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Follow the leader, Pt. 2

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High traffic volumes are just one of the rising trends in Big Sky putting pressure on local infrastructure. OUTLAW PARTNERS PHOTO

Under the weight of mounting challenges, local government alternatives are considered

By Bella Butler EBS STAFF

This is the second installment of a two-part story, and part of a larger examination of leadership and governance in Big Sky. Read Part 1 here.

BIG SKY – Since its rising popularity in the latter half of the 20th century, Big Sky has been patching leaks with duct tape.

In 1992, years before the iconic Lone Peak Tram took its first trip to the 11,166-foot summit, the Big Sky electorate voted in favor of imposing a 3-percent resort tax on luxury goods and services sold in the, at the time, recently established Big Sky Resort Area, a boundary designated by the Montana Department of Revenue. In 1998, the local electorate voted to a create a district for local administration over resort tax.

This monumental action came as much-needed medication to an area that was feeling the growing pains of a kid that grew too fast; in the ‘90s, Big Sky’s sewer system had sprung a leak and as a result the Montana Department of Environmental Quality placed a three-year temporary building moratorium on new construction. In response to the DEQ’s compliance order, Big Sky’s Rural Improvement District 305 was replaced with a county water and sewer district, which has more authority to address such issues.  

Resort tax also provided much needed revenue to the unincorporated area at the time and to date around $70 million has been collected.

But some of Big Sky’s early problems are still present, and the strength of the duct tape will continue to be tested; after all, expansion shows no sign of slowing. Experts and locals have begun to question if the status quo of operations in Big Sky will be enough to carry the community into a healthy and sustainable future.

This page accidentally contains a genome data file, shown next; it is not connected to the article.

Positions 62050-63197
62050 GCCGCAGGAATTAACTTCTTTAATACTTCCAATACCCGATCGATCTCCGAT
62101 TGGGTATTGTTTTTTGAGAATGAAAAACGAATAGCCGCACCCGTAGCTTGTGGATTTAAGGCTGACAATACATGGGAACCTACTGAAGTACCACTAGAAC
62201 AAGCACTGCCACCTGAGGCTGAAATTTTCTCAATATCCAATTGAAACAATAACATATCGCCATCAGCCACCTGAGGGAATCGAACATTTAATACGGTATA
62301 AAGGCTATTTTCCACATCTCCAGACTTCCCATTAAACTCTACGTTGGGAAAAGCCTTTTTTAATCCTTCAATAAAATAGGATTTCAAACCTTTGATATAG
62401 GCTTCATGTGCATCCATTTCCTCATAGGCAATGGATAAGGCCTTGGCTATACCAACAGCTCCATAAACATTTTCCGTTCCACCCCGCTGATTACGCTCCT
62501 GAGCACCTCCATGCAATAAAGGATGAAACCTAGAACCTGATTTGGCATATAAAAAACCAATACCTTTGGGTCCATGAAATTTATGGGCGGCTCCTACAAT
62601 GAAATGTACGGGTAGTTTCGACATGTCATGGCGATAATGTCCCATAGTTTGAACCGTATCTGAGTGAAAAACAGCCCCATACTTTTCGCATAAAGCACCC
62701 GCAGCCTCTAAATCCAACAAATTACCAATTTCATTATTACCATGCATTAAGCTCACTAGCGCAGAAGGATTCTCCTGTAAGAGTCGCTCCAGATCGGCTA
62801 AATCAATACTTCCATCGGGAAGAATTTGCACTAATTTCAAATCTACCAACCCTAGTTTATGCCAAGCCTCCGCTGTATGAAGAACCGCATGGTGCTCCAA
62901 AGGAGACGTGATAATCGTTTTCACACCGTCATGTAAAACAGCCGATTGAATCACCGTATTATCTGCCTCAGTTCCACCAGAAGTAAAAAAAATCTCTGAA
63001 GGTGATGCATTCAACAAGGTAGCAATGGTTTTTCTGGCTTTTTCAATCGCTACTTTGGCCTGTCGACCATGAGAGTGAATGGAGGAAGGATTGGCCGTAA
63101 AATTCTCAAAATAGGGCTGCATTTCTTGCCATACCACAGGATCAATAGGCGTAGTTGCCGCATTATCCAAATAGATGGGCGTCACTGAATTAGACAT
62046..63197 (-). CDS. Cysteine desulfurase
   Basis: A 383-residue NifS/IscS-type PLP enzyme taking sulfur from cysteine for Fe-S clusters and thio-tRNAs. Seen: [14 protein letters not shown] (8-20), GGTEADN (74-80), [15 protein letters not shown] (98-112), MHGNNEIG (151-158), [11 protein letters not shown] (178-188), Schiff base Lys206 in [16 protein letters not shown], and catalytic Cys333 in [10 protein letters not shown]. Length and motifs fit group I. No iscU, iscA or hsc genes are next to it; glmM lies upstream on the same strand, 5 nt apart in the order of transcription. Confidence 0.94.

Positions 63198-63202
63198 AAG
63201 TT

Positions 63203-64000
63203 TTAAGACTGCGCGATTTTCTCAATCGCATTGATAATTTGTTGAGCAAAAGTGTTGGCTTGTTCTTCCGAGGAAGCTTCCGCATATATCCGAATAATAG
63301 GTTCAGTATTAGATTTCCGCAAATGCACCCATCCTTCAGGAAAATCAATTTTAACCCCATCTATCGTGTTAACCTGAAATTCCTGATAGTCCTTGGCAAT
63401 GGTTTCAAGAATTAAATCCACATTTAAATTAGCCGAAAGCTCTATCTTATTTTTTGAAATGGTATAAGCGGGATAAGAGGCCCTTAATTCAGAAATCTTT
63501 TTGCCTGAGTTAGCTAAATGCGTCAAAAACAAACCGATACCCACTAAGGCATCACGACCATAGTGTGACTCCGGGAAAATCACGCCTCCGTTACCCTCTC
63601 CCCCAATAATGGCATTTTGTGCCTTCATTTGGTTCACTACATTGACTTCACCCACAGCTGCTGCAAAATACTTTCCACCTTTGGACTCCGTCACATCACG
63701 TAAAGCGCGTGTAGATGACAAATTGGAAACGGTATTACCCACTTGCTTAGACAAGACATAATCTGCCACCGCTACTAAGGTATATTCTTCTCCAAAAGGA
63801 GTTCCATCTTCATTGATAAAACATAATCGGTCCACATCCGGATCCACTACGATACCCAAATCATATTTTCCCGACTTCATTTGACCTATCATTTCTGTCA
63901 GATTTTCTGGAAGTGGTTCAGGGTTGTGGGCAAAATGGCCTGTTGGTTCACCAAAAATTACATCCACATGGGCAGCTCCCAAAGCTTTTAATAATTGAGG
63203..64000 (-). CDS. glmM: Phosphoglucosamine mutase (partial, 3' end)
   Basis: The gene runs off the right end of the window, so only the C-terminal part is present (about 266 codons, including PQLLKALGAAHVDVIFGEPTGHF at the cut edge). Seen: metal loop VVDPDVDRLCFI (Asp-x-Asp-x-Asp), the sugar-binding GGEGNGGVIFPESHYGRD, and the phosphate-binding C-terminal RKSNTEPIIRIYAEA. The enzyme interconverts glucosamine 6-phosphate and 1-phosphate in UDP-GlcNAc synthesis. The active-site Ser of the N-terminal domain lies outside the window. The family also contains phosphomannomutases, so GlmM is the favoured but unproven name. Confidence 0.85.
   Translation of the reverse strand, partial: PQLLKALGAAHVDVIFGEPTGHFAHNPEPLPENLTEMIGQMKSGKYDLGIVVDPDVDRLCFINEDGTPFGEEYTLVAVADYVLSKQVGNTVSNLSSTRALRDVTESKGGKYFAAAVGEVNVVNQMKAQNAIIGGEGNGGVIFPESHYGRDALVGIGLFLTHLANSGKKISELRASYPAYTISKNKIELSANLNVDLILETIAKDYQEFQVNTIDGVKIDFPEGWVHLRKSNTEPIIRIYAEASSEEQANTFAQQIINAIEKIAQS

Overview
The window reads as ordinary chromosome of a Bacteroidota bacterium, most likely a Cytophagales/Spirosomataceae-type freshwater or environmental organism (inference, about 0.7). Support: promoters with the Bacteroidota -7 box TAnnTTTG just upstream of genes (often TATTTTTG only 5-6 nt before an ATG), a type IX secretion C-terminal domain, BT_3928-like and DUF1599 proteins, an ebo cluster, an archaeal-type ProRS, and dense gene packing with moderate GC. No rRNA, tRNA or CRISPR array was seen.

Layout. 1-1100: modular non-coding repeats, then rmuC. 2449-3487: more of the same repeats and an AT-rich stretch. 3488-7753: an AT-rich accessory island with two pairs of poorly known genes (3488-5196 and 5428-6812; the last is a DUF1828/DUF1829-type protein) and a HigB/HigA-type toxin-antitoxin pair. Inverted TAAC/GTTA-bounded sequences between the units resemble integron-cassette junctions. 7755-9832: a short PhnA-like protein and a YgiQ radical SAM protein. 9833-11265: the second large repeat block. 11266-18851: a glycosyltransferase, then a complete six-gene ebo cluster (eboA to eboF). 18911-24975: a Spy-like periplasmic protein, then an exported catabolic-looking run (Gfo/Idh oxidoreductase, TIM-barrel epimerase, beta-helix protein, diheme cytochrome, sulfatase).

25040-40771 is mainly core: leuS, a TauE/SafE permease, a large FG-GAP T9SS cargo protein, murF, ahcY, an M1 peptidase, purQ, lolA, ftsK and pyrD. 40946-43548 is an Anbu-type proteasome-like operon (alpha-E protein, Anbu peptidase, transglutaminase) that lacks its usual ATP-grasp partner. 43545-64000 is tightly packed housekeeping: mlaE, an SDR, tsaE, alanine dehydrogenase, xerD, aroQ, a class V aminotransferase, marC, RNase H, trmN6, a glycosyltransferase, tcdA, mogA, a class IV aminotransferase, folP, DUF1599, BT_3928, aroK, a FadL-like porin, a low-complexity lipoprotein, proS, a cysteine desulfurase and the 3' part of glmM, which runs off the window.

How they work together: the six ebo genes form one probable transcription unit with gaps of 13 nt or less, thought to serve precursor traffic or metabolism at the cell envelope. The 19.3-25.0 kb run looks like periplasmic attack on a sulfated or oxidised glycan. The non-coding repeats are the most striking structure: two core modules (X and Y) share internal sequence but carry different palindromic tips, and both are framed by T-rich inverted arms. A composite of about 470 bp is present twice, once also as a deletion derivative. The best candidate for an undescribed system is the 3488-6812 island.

Despite a well-endowed resort tax base, infrastructural challenges continue to arise.

In 2017, the Big Sky Chamber of Commerce was granted $20,000 in resort tax dollars to commission a traffic study, which was conducted by Sanderson Stewart, a Bozeman engineering company. Both Madison and Gallatin counties also provided funding for the study, which in total cost $80,000. The study identified several hazards, including high traffic volumes and unprotected turning lanes on Big Sky’s main artery, Lone Mountain Trail.

In June of 2020, the DEQ acted again in Big Sky, putting a temporary freeze on the approval of new subdivisions in Big Sky due to concerns about the capacity of the Big Sky County Water and Sewer District’s wastewater treatment plant.

Most recently, the public health and economic threats of COVID-19 that plagued the world appeared in various iterations in Big Sky, leaving many in this tourism-based market unemployed as small businesses battled to stay afloat.  

Historically most infrastructural issues are resolved, but the solutions are often a product of extensive time and coordination.

After reviewing Big Sky’s water and sewer district documents, the DEQ confirmed in November that the documents demonstrated adequate capacity at the treatment plant. A $10.3 million federal Transportation Investment Generating Economic Recovery (TIGER) grant was awarded to Gallatin County in 2018 to improve the road and bolster public transportation. And the Big Sky Resort Area District, in partnership with several foundations, provided funding for businesses, individuals and public health initiatives in order to stave off further local pandemic tragedy.

Dan Clark, the executive director at Montana State University’s Local Government Center, has conducted work in Big Sky for about a decade. In 2018, the Chamber hired Clark to produce a report exploring local government options for Big Sky.

According to Clark, it’s perhaps not so much that Big Sky’s problems aren’t being solved, but rather that the efficiency, or potential lack thereof, in the solutions process may need further examination.

“[Having] a lot of organizations requires a lot of leadership, and is that the best and most efficient use of all those talents?” Clark asked during a Nov. 11 interview with EBS. “Is it possible that we could …  consolidate the energy that’s invested in managing the community and to delivering all these services?”

Furthermore, Clark posed two important questions: Is there currently an efficiency in energy? And is there an effectiveness in communication within this complex network of leaders?